Also consider the fact that the U,S. has a larger segment of its population incarcerated than any other western, industrialized power. Apart from their punitive function, and the desire to remove folks about whom we are concerned away from the peaceful masses, prisons arguably serve as incubators for more violent criminals, and thus when they are released, we have even more complex problems.


    In the U.S., this is very complex stuff. Unfortunately, the issue of personal and property security will not get any better, and more and more people will be fighting for a piece of the piece, thus prompting the increase in the number of weapons in civil society.


    There is another thing, CorfuBob. The mother of a friend of the Institute recently died at the age of 94. Some 10 or so years ago, our friend mentioned that his Mother was afraid to leave the house, as a result of seeing all of the violence reported on local news stations. Consider the change in her sense of security (or insecurity) from the Depression (even with all of its competitive economic pressures), to the 1950s, and today, simply due to changes in news coverage and access to the news, due to technological changes, and not necessarily because crime has gotten any worse. In the eyes of many, it is not unreasonable to go out and get a gun if you feel that the evil, impending criminal forces are about to descend on your neighborhood.


    Ah, there really is no solution to this issue, is there?

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  20. 'Spector,

    First, permit me to correct a couple of inferences regarding Zimmerman: he is not "white" as NotFarFrom Lake Michigan and Bob Loosemore seem to contend, but rather of mixed ethnic descent.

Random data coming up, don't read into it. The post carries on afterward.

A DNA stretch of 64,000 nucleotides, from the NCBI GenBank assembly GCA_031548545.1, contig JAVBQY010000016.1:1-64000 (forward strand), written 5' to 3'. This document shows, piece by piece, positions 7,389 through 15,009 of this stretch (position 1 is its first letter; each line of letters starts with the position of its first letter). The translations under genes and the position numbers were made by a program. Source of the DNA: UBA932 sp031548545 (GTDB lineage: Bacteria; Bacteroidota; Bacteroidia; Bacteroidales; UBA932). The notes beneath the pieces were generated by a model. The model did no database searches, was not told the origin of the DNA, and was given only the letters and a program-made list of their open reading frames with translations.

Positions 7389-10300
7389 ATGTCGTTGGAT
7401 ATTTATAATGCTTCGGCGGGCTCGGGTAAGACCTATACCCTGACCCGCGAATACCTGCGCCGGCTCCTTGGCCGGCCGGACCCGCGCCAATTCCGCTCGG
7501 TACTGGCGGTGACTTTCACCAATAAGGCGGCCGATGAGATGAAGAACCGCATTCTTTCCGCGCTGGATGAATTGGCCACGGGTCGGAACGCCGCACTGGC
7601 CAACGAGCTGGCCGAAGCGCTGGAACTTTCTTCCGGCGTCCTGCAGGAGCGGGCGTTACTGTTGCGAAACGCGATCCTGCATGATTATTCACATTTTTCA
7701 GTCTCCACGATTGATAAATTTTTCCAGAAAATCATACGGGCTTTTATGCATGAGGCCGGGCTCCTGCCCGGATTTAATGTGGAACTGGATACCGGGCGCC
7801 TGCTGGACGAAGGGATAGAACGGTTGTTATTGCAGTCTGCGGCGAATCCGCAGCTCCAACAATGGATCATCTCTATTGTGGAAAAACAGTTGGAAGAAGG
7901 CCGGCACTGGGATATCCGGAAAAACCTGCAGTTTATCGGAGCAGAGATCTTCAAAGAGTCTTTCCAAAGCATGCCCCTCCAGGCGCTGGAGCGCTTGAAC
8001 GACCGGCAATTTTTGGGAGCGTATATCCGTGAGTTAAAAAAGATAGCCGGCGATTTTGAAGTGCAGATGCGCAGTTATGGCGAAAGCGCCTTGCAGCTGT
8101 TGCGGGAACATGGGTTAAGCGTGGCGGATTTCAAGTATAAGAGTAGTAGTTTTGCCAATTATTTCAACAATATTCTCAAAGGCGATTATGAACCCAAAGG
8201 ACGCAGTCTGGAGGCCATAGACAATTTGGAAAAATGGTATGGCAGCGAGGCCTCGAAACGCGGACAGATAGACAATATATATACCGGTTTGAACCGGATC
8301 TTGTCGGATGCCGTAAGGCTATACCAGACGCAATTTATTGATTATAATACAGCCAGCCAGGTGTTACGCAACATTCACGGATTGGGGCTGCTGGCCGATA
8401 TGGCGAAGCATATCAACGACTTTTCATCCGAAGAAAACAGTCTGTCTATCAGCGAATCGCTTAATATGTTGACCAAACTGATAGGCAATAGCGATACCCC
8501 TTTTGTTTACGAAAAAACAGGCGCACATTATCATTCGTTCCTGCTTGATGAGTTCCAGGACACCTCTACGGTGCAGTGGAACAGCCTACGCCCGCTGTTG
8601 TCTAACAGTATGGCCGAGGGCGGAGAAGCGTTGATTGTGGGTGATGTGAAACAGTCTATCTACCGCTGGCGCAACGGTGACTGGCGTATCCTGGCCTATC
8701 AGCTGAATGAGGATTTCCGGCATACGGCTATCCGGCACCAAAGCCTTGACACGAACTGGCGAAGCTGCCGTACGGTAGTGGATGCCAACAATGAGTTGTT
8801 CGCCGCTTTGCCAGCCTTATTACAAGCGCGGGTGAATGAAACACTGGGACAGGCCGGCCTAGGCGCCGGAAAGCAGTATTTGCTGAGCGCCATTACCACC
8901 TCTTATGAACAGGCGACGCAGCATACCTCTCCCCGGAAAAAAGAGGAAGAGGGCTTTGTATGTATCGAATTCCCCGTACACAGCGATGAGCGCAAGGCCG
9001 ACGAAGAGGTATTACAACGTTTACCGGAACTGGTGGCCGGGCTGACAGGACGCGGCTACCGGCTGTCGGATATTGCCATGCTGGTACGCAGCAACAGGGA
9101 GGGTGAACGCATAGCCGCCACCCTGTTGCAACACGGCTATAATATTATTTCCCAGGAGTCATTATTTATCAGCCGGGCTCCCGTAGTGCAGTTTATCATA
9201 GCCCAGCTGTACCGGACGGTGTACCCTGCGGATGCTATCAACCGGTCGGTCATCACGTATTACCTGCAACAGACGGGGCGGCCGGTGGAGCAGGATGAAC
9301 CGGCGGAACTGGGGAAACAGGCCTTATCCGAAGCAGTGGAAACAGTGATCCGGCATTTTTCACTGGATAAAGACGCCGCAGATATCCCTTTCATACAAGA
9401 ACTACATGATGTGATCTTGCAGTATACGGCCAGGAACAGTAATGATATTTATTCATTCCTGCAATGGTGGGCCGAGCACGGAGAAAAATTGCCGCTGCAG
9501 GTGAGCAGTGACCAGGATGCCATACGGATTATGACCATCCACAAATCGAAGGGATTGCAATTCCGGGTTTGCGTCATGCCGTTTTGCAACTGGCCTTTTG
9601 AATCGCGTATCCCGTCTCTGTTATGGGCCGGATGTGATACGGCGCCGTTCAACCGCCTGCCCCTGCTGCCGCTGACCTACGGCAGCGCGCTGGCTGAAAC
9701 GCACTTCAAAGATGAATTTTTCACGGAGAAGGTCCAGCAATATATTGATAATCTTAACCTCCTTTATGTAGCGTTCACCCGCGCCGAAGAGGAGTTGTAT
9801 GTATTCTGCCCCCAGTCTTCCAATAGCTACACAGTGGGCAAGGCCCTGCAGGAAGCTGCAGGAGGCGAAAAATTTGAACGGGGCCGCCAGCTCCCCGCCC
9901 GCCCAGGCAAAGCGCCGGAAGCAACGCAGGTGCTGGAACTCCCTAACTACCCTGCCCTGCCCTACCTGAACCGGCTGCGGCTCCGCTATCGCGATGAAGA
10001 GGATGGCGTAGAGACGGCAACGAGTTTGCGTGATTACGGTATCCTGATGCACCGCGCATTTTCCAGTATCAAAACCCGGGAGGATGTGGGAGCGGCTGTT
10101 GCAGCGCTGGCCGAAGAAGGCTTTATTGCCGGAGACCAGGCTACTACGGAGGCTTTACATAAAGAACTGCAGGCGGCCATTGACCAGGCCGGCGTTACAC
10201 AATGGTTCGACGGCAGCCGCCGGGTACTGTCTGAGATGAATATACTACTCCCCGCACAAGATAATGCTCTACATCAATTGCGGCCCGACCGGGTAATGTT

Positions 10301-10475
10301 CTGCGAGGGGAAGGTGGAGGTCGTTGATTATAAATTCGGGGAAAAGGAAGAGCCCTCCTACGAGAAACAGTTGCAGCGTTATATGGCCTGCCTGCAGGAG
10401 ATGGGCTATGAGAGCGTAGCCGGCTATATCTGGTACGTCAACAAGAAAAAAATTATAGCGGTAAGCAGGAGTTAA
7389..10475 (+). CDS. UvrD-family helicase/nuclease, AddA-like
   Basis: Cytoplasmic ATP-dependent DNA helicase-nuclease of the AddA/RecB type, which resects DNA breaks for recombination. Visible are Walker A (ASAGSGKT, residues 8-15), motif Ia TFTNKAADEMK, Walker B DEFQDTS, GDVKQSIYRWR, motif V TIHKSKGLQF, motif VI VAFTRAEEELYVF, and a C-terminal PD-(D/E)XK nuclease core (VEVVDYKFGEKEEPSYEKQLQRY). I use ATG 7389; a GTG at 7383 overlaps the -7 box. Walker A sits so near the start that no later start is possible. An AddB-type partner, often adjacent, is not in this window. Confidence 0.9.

Here are some quotes from the following link:

    http://www.huffingtonpost.com/2012/03/29/trayvon-martin-case-georg_n_1387711.html

    "His father called him a "Spanish speaking minority" with many black relatives and friends."

    "On voter registration forms, George Zimmerman identified himself as Hispanic, as did his mother."

    A minor point, to be sure, but it would seem to be relevant with in the respondents' chosen context.

    So: one young man is dead, and another's life is ruined (by his own hand) no matter the verdict rendered. I'm not sure what else there is to say; end of the story seems to have only two obvious outcomes.

    If Zimmerman goes to prison --- which he almost certainly will since the '92 LA riots still burn fresh in the minds of anyone over 30 --- he will probably be killed there due to racial anger . . . which is far more visible behind bars than out here in the "civilized" world. And so a "guilty" verdict will be tantamount to a death sentence.

    If by some remote chance he is set free (and may God save the innocent people Florida from the backlash if he is), he must spend the rest of his life with the knowledge that he murdered an unarmed young man as he lives as a fugitive from those on the outside who would murder him in retribution. And so a "not guilty" verdict will be tantamount to a prison sentence . . . at best.